Sunday, February 12, 2006
An Ohio company has embedded silicon chips in two of its employees - the first known case in which US workers have been “tagged” electronically as a way of identifying them.
CityWatcher.com, a private video surveillance company, said it was testing the technology as a way of controlling access to a room where it holds security video footage for government agencies and the police . . . .
RFID chips – inexpensive radio transmitters that give off a unique identifying signal – have been implanted in pets or attached to goods so they can be tracked in transit.
“There are very serious privacy and civil liberty issues of having people permanently numbered,” said Liz McIntyre, who campaigns against the use of identification technology . . . .
The technology’s defenders say it is acceptable as long as it is not compulsory. But critics say any implanted device could be used to track the “wearer” without their knowledge.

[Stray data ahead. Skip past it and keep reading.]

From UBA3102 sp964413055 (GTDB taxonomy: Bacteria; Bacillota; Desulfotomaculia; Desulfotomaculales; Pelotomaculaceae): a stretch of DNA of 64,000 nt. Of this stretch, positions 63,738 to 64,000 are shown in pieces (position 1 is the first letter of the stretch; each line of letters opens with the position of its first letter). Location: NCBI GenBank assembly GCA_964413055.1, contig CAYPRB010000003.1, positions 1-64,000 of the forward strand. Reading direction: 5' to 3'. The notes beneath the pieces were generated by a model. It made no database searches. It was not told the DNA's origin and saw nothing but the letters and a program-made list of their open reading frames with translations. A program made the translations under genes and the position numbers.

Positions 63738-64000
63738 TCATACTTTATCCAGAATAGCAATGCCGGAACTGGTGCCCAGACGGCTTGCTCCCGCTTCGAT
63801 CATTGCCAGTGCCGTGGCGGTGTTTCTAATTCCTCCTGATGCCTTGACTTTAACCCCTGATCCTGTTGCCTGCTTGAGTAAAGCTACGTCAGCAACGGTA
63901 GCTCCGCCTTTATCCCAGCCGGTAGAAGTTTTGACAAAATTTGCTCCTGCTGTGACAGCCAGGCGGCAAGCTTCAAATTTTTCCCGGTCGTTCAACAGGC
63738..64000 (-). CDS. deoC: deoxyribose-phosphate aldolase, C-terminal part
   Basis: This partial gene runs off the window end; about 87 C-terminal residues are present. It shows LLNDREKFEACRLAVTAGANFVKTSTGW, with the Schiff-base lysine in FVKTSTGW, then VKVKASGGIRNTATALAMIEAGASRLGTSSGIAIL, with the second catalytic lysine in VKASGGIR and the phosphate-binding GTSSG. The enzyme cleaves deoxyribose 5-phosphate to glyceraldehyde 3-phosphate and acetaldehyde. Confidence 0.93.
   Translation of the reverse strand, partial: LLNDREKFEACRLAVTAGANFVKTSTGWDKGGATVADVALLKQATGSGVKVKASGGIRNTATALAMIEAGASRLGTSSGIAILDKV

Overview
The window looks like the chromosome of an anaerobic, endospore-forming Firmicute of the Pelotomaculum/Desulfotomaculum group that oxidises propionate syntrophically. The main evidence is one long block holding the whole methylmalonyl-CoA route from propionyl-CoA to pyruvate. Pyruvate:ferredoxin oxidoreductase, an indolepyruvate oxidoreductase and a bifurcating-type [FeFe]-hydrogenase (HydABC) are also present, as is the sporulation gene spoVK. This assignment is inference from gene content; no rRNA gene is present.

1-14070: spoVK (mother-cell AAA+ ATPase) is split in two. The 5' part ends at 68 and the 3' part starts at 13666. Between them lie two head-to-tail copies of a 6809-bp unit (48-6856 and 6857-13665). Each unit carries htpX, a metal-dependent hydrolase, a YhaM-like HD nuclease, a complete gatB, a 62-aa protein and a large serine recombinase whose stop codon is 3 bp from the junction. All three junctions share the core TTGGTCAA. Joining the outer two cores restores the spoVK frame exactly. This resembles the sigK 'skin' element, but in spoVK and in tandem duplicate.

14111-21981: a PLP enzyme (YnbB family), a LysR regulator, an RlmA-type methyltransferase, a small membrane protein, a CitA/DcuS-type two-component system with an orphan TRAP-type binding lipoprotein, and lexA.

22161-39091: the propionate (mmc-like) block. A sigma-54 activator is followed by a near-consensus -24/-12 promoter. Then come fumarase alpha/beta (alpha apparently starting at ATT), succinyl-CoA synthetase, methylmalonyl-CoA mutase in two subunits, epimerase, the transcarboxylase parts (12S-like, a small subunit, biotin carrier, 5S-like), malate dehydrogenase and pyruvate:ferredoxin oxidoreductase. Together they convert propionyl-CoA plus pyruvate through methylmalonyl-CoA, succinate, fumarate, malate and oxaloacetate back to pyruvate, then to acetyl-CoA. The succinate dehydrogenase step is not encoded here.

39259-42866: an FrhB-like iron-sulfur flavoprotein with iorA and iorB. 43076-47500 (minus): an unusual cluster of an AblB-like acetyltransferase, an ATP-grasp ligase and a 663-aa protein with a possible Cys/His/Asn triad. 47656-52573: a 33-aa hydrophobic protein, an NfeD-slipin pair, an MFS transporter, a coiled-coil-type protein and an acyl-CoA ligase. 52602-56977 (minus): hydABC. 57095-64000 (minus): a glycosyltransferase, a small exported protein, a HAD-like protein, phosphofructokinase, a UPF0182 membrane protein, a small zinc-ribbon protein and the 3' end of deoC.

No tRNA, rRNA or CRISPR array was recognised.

Some of our readers may be unaware that a primitive tracking technology is already in widespread use. The device in question is much bulkier the subcutaneous RFID chip, and less reliable as well, because the trackee must voluntarily carry it everywhere (most people, oddly enough, seem eager to do so). It is popularly known as the cell phone.
In the summer of 2005, courts twice refused DoJ requests that would have compelled service providers to give the feds real-time location data on cell-phone users. Back then, of course, it was still fashionable to imagine that federal law-enforcement officials might give a rat's ass what judges thought.